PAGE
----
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Published: October 17th 2012
The boat needing punting into the right direction and my sailor was the best guy to do this - so glad he didn't ask me to help!
Since seeing documentaries about Cambodia many years ago, featuring the floating villages, I have wanted to see them. It was one of those dreams that I didn't really think would come true. But it did, yesterday. And it was absolutely amazing. I loved every minute of it. I'll try not to bore you to death!
The tuk-tuk driver from the hostel was great, again, and took me to Tonle Sap, near Sim Reap; it was a bumpy journey and when we arrived I was greeted by a long line of boats. Some big, some small, but all of them had a smiley happy owner with it. The cost to go to the village was just $1, I am sure that was wrong, but that is all he charged me at the ticket office near the boats.
The lad who took me spoke little English, but was proficient with any word vaguely associated with money or dollars!
The first part of the journey was along a channeled out area of the lake, surrounded by trees growing from the lake bed. Typical 21 year old, he kept putting full throttle down to pass boats with older occupants (yes, there are
tourists older than me!)
The first I saw of the floating buildings was the police station, then the school. How weired that was; there were tiny little children, some rowing their own boat, on the way to school! Others were off school, no idea why, but there were many school aged children in the village centre.
There were children playing at boats, in washing up bowls, laundry bowls and on old tyres. Every one of the smiled, happily, waving and seemed excited when the peculiar white woman smiled and waved back. These kiddies are amazing. Even the 1 year olds can swim!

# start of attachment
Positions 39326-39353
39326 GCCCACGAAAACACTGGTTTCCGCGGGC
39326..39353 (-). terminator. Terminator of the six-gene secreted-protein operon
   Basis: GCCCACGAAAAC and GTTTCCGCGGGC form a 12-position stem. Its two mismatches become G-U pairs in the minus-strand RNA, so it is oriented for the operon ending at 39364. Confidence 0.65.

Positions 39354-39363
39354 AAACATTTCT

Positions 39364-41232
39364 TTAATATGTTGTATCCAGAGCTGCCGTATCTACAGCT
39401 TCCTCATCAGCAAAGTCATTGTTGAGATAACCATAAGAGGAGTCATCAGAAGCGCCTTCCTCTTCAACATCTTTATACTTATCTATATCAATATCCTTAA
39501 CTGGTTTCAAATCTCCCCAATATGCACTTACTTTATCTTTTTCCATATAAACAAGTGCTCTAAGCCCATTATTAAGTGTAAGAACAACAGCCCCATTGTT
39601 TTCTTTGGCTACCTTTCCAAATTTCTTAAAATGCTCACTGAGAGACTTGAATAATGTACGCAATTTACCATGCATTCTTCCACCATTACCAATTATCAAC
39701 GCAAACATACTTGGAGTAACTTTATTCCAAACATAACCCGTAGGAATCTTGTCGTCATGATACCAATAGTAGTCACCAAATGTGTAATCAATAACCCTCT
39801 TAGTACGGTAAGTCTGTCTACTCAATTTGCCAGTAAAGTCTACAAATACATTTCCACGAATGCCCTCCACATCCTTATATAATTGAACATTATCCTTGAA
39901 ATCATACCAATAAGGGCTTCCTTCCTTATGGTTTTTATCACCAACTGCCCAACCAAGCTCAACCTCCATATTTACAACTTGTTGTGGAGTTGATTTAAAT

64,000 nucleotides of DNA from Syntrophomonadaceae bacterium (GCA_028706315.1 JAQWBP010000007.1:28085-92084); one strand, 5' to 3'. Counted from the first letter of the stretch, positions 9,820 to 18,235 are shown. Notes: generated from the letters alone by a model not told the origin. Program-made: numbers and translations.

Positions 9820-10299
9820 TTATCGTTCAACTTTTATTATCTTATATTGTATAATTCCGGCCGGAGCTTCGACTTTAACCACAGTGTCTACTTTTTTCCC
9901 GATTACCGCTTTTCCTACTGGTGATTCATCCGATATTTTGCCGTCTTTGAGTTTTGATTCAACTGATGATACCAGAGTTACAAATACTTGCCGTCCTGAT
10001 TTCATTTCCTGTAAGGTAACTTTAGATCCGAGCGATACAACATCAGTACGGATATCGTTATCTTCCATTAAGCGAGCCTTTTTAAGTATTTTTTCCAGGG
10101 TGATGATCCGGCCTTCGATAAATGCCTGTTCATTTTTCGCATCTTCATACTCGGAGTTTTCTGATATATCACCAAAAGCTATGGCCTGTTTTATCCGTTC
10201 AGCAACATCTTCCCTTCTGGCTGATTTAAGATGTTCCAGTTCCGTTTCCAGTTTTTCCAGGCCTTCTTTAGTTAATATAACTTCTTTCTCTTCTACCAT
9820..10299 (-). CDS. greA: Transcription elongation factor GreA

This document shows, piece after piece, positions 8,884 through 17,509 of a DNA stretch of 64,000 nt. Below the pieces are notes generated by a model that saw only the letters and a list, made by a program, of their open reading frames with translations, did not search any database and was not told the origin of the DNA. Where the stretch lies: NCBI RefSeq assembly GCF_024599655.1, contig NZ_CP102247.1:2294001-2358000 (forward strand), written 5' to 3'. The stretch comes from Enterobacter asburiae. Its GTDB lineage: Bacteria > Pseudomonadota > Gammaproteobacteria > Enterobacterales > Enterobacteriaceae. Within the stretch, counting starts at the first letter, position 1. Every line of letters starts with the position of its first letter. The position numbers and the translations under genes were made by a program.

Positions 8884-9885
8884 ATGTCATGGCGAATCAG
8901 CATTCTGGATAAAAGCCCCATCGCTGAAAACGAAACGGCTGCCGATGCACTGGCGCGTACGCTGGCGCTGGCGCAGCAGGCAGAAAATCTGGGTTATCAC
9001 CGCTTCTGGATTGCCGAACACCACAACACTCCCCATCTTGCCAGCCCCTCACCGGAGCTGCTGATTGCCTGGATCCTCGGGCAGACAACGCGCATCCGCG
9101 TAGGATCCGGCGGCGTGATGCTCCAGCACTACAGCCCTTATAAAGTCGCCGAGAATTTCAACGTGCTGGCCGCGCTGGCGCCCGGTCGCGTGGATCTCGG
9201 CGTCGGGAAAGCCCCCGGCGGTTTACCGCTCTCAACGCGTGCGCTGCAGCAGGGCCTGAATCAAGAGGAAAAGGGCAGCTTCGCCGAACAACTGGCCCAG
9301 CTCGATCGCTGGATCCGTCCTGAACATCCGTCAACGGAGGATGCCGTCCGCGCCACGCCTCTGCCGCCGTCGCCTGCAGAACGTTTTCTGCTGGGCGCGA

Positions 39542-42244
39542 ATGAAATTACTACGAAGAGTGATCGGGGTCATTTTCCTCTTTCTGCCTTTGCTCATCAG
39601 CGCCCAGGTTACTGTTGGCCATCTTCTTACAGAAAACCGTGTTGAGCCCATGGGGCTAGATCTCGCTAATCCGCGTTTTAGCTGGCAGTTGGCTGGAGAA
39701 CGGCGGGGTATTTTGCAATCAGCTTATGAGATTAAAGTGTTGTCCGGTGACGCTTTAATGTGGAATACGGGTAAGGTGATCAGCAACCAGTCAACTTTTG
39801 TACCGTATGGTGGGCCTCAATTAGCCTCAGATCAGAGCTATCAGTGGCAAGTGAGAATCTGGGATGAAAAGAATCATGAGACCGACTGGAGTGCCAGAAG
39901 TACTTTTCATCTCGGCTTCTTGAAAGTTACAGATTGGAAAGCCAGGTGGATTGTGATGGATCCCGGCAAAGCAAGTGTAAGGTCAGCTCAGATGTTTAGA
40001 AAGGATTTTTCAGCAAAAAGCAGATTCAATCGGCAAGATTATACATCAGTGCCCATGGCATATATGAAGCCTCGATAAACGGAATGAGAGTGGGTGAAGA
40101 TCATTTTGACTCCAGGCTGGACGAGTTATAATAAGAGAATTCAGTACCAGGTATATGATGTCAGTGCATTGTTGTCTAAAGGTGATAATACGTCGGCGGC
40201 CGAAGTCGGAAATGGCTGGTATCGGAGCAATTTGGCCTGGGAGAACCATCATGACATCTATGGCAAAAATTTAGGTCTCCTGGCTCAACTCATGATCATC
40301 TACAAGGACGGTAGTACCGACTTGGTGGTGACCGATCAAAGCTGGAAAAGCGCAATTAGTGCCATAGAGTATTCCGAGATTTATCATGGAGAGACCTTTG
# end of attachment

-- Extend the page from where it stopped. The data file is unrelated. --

The houses are incredible; they are mainly made from wood; there are the huge stilts, then the house sits on top but under the living accommodation is a floor where things like fishing nets, chairs and other large items are kept. The family boats are kept underneath the floor.
Little children were on hammocks, swingingly lazily, popping up a head for a cheeky hello and a huge smile.
Many were playing water games - mind you, hopscotch wouldn't be that easy really, would it? Little ones as young as 2 years were somersaulting
A few river children playing in the water instead of going to school.
in to the water, coming up laughing, and being encouraged to repeat the somersault by their friends.
Some of the very young children were working; at first I wasn't sure, but as I saw more it became clear. These are very poor families and it seems that even the youngest has to work, either selling wares, fishing, rowing people to and from town to collect or sell produce.
I asked the boat driver what he thought about tourists; he said he loves them as they bring rewards for their hard work. I asked how the floating village people felt about them too and he explained that they love it; I hope that is true, because after I left I felt as though I perhaps should not have been intruding on their unique lifestyle and I hope my selfish desire to visit, and take photographs hasn't been determinental in any way at all.
Mind you, having said that, they are fantastic at ripping you off with money! They asked if i wanted to go on a small boat, through the river jungle - of course I did - I am here and want to experience as much as
One of the houses
This is the first house I saw on the way to Tonle Sap
The lady with the boat was accompanied by her tiny little daughter, aged about 3 I think. She was so beautiful, and cheeky. She knew a few English words, hello, I like you and TIP THE DRIVER
which made me laugh.
The trip through the river jungle was eye-opening. Trying to imagine how these children grew up; to them it is life, they know only living on a floating house, learning to fish from age 3 or 4 for the boys, very slightly later for the girls.
Hopefully I can upload the photographs OK! But for now, that is one dream, fulfilled, so if there was only ever that then this trip was worthwhile!
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